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Sunday, July 22, 2018

Too many ‘polite fatwas’ from Centre, say teachers

UGC circular asks educational institutions to launch the cleanliness campaign at their campuses on October 2

Written by Mihika Basu | Mumbai | Published: October 2, 2014 10:14:28 am

Teachers say the current fear and concerns on campuses are about the daily diktats and “polite fatwas” being issued by the Centre, which started on Teachers’ Day when schools were asked to watch Prime Minister Narendra Modi’s address live and the more recent “swachh Bharat” campaign.

On the latter, the University Grants Commission (UGC), through a circular, has asked educational institutions to launch the cleanliness campaign in their campuses on October 2 to mark the birth anniversary of Mahatma Gandhi.

“This has never happened in the past. This is wrong and I strongly protest against it. The government can’t impose itself. If a circular comes from UGC, it becomes binding and not following it may or may not impact the development grants given to colleges by UGC. If the government has its political agenda, they should implement it in a proper way and not force it through official channels,” said TISS professor and Indian Council of Social Science Research (ICSSR) national fellow S Bhowmik.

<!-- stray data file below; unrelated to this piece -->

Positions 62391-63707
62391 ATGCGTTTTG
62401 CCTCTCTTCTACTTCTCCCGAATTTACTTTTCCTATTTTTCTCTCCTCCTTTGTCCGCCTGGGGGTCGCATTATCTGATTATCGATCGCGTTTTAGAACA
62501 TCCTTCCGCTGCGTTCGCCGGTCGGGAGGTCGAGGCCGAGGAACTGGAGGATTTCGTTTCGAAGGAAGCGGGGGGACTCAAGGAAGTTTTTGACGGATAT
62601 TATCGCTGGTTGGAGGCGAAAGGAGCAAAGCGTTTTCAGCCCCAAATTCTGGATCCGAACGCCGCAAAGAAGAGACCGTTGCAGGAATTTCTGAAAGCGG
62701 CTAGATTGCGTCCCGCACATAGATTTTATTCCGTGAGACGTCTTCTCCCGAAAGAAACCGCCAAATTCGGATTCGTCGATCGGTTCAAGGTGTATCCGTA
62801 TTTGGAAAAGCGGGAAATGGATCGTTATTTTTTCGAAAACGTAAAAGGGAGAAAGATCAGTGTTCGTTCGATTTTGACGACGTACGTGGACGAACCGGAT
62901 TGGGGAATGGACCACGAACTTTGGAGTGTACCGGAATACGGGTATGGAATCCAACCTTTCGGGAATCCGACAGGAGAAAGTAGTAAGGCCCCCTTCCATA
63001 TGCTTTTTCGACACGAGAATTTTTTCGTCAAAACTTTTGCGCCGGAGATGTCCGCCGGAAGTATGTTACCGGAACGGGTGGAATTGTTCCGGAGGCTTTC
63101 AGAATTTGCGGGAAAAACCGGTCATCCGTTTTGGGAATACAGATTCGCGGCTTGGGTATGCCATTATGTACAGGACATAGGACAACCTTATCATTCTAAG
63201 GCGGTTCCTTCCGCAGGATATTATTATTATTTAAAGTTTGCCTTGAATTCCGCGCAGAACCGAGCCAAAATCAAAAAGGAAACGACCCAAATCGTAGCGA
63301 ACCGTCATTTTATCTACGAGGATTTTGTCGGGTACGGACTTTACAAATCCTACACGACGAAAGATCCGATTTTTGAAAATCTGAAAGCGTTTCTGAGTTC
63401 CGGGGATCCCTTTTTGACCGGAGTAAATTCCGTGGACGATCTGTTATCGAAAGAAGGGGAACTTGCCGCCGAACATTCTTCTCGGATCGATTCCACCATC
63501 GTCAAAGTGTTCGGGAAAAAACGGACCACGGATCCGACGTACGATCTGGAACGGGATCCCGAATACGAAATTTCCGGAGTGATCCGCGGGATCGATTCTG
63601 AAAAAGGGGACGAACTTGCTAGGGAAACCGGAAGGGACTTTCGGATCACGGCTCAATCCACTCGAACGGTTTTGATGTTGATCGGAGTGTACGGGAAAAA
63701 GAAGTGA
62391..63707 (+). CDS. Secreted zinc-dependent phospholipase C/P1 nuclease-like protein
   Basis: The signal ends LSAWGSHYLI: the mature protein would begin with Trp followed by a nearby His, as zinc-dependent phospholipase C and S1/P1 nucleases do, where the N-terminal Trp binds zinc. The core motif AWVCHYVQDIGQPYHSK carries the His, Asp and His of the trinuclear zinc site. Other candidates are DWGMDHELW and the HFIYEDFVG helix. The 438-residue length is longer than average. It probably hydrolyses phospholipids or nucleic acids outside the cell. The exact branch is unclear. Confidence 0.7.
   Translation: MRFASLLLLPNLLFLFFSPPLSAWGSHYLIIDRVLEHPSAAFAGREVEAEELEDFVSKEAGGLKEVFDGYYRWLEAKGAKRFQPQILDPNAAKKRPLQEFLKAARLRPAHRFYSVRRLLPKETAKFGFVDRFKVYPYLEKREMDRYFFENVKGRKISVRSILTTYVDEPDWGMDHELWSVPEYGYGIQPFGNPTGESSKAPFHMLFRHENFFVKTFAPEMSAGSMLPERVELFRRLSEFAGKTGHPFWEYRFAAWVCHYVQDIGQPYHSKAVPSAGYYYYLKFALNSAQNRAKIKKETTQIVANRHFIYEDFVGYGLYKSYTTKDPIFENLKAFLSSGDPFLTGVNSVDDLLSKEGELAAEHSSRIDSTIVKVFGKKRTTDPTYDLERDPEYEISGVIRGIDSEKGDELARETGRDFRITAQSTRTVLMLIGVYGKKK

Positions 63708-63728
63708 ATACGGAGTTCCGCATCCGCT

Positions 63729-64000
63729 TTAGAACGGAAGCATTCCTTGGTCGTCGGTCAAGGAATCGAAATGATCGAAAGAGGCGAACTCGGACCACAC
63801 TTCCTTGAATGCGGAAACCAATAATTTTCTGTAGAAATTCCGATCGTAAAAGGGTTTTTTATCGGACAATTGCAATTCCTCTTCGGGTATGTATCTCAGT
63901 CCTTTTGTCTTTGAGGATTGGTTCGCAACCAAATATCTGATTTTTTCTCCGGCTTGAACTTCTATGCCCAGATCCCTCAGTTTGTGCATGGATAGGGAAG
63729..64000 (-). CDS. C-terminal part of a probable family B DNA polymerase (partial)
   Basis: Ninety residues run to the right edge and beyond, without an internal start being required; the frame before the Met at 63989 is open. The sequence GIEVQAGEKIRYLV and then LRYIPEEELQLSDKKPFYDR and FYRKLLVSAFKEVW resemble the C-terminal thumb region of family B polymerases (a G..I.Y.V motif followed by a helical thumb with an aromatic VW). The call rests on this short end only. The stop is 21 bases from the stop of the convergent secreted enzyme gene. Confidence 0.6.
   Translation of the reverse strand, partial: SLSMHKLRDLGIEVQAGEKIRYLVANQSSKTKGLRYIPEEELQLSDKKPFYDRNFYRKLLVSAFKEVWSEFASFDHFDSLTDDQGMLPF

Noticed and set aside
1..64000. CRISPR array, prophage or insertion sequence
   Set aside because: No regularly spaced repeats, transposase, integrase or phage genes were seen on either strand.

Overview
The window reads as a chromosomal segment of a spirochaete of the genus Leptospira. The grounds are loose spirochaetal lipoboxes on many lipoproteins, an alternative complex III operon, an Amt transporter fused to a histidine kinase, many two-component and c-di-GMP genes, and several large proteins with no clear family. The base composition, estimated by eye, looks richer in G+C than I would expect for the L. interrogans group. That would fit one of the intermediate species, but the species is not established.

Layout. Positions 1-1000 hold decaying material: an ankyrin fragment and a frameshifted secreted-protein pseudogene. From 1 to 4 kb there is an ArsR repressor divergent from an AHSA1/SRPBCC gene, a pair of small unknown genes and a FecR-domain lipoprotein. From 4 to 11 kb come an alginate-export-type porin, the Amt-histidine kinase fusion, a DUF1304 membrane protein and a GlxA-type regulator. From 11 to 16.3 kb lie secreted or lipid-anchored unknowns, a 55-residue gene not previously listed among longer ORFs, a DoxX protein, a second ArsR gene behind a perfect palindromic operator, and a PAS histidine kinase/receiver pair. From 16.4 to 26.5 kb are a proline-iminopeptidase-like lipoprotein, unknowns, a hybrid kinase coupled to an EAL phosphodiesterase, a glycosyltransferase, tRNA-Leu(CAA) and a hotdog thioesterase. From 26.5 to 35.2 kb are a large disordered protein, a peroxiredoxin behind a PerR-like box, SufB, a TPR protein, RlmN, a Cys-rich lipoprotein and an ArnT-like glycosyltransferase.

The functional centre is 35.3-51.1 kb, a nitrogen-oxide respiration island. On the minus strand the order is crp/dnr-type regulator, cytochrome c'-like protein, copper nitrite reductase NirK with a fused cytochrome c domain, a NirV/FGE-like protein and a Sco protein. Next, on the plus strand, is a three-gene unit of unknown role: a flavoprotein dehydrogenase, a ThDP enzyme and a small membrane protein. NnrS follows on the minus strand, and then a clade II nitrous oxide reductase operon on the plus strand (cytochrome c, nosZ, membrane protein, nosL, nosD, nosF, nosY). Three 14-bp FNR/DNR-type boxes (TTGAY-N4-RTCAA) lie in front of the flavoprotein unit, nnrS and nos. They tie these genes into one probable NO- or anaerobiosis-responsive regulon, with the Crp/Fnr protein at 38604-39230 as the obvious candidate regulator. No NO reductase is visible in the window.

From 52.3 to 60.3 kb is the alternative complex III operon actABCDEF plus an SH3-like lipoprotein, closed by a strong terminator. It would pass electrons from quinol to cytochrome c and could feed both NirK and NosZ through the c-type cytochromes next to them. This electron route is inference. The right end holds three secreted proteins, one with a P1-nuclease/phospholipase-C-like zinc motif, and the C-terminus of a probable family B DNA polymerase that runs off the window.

Sociology professor at Mumbai University, B V Bhosale, said the initiatives were good, but these circulars or announcements, which started on Teachers’ Day in schools and continued to the cleanliness programme, were becoming binding for educational institutions. “As a university, we look for independent and free thinking. Also, the central or state government must have faith in the teaching fraternity and understand that they know their responsibilities. As far as the Maharashtra Assembly polls are concerned, I don’t see any political party having education as a priority in their agenda. The focus presently is on the numbers and power game and how many seats each party can win,” said Bhosale.

Many others said that such moves were mere “tokenism” and the central and state governments need to focus on the real problems that are plaguing the education sector, including lack of quality faculty, non-implementation of the Right to Education Act, lack of encouragement and funds to do research and even errors in textbooks, among others.

“There is no harm if universities, colleges or schools want to observe certain days in their own ways. But when the Centre or UGC issue a circular, it becomes tokenism and does not help in the long run. There are other major issues in the higher education sector. There is no need for the Centre to issue notifications. They should instead concentrate on major problems,” said Madhu Paranjape, general secretary, Bombay University and College Teachers’ Union (BUCTU).

Rohit Bhat, principal of Children’s Academy, Kandivali, however, said that while such circulars were sent previously also, there is now a greater feeling that it has to be enforced. “The sense of urgency is more now. We have taken up the swachh bharat campaign for the entire month now in our school because there is sense in what the Prime Minister is saying,” he said.

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